• Once upon a time, in a land far, far, away, teachers told tantalizing, creative stories that piqued the interest of the novice mind into applying and learning challenging concepts in various domains. These stories ignited a light that formed lasting memories so that they could be applied to solve everyday problems, ensure survival, and pass on.
  • Learning Story These learning stories from Merindah Children’s Centre Inc were developed in partnership with 1 These learning stories aim to provide ideas for integrating the Munch & Move Program into Early Childhood Education and Care Services. The stories are categorised under the.
Learning story format

This is the second of two posts co-written by Vanessa and Lani Peterson, Psy.D., a psychologist, professional storyteller and executive coach.

Telling stories is one of the most powerful means that leaders have to influence, teach, and inspire. What makes storytelling so effective for learning? For starters, storytelling forges connections among people, and between people and ideas. Stories convey the culture, history, and values that unite people. When it comes to our countries, our communities, and our families, we understand intuitively that the stories we hold in common are an important part of the ties that bind.

Learning Stories Book

This understanding also holds true in the business world, where an organization’s stories, and the stories its leaders tell, help solidify relationships in a way that factual statements encapsulated in bullet points or numbers don’t.

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Connecting learners
Good stories do more than create a sense of connection. They build familiarity and trust, and allow the listener to enter the story where they are, making them more open to learning. Good stories can contain multiple meanings so they’re surprisingly economical in conveying complex ideas in graspable ways. And stories are more engaging than a dry recitation of data points or a discussion of abstract ideas. Take the example of a company meeting.

Learning stories kindergartenLearning Stories

At Company A, the leader presents the financial results for the quarter. At Company B, the leader tells a rich story about what went into the “win” that put the quarter over the top. Company A employees come away from the meeting knowing that they made their numbers. Company B employees learned about an effective strategy in which sales, marketing, and product development came together to secure a major deal. Employees now have new knowledge, new thinking, to draw on. They’ve been influenced. They’ve learned.

Something for everyone
Another storytelling aspect that makes it so effective is that it works for all types of learners. Paul Smith, in “Leader as Storyteller: 10 Reasons It Makes a Better Business Connection”, wrote:

Learning Stories New Zealand

In any group, roughly 40 percent will be predominantly visual learners who learn best from videos, diagrams, or illustrations. Another 40 percent will be auditory, learning best through lectures and discussions. The remaining 20 percent are kinesthetic learners, who learn best by doing, experiencing, or feeling. Storytelling has aspects that work for all three types. Visual learners appreciate the mental pictures storytelling evokes. Auditory learners focus on the words and the storyteller’s voice. Kinesthetic learners remember the emotional connections and feelings from the story.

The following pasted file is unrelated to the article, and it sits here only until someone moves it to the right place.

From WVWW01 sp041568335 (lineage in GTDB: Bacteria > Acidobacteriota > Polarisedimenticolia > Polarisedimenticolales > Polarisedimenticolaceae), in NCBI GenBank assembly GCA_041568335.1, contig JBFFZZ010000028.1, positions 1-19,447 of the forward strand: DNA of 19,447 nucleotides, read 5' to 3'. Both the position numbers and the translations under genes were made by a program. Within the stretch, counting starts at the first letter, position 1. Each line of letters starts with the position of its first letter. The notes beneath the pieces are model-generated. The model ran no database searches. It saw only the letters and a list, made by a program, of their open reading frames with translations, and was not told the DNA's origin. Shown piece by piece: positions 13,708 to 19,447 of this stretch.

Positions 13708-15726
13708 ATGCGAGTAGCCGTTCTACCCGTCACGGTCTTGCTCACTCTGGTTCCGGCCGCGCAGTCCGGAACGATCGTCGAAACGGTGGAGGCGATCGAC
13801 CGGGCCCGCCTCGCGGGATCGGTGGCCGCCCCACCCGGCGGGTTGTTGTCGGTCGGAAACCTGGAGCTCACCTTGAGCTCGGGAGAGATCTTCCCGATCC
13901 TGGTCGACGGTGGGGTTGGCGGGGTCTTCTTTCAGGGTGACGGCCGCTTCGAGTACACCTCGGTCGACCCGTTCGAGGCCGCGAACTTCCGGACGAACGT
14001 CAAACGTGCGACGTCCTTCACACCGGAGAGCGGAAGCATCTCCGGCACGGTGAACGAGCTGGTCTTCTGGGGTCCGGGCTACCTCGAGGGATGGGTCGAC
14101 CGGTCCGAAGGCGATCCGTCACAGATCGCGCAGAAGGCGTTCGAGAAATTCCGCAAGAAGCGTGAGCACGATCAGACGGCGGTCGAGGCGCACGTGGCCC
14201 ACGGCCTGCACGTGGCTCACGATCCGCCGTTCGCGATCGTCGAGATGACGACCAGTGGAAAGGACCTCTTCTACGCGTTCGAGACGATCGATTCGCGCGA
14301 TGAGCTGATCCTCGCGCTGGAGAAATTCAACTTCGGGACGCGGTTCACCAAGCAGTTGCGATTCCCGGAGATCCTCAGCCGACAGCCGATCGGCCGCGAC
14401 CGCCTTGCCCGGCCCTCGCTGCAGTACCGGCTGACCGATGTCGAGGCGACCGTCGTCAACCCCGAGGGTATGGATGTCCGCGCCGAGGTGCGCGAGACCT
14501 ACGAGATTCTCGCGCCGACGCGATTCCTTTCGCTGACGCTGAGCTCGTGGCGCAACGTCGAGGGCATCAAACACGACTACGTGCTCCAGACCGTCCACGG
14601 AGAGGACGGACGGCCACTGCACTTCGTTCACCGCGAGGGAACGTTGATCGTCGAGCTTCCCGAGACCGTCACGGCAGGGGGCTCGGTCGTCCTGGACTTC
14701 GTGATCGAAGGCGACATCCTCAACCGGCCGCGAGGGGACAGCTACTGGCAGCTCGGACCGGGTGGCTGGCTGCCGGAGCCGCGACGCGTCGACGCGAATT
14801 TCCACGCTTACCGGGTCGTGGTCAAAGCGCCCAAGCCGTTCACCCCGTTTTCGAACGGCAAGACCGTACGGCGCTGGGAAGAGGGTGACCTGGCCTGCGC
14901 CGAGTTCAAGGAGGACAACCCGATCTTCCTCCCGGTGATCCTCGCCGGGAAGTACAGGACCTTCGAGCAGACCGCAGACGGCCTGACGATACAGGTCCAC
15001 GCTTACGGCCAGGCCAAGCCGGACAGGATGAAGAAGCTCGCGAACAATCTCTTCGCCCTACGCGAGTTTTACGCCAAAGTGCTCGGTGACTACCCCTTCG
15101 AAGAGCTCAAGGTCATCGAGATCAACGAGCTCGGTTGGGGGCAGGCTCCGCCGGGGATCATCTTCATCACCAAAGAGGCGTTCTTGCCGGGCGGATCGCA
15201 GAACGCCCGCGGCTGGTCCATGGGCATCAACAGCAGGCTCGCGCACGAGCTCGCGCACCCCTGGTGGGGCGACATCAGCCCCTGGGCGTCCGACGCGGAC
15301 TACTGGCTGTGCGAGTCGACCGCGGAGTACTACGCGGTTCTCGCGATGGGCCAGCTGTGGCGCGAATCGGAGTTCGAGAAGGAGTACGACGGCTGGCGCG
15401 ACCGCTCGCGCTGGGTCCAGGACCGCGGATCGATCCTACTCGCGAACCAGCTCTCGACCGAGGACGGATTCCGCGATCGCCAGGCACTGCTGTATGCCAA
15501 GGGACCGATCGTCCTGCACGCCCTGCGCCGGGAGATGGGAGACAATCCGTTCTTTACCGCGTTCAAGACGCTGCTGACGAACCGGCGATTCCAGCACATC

Stories stick
Storytelling also helps with learning because stories are easy to remember. Organizational psychologist Peg Neuhauser found that learning which stems from a well-told story is remembered more accurately, and for far longer, than learning derived from facts and figures. Similarly, psychologist Jerome Bruner’s research suggest that facts are 20 times more likely to be remembered if they’re part of a story.

Kendall Haven, author of Story Proof and Story Smart, considers storytelling serious business for business. He has written:

Your goal in every communication is to influence your target audience (change their current attitudes, belief, knowledge, and behavior). Information alone rarely changes any of these. Research confirms that well-designed stories are the most effective vehicle for exerting influence.

Learning Stories Childcare

Stories about professional mistakes and what leaders learned from them are another great avenue for learning. Because people identify so closely with stories, imagining how they would have acted in similar circumstances, they’re able to work through situations in a way that’s risk free. The extra benefit for leaders: with a simple personal story they’ve conveyed underlying values, offered insight into the evolution of their own experience and knowledge, presented themselves as more approachable, AND most likely inspired others to want to know more.

Connection. Engagement. Appealing to all sorts of learners. Risk-free learning. Inspiring motivation. Conveying learning that sticks. It’s no wonder that more and more organizations are embracing storytelling as an effective way for their leaders to influence, inspire, and teach.

Learning Stories Book

Read more about the power of storytelling in our brief, “Telling Stories: How Leaders Can Influence, Teach, and Inspire”

Learning Stories Naeyc

Vanessa Boris is Senior Manager, Video Solutions at Harvard Business Publishing Corporate Learning. Email her at [email protected]

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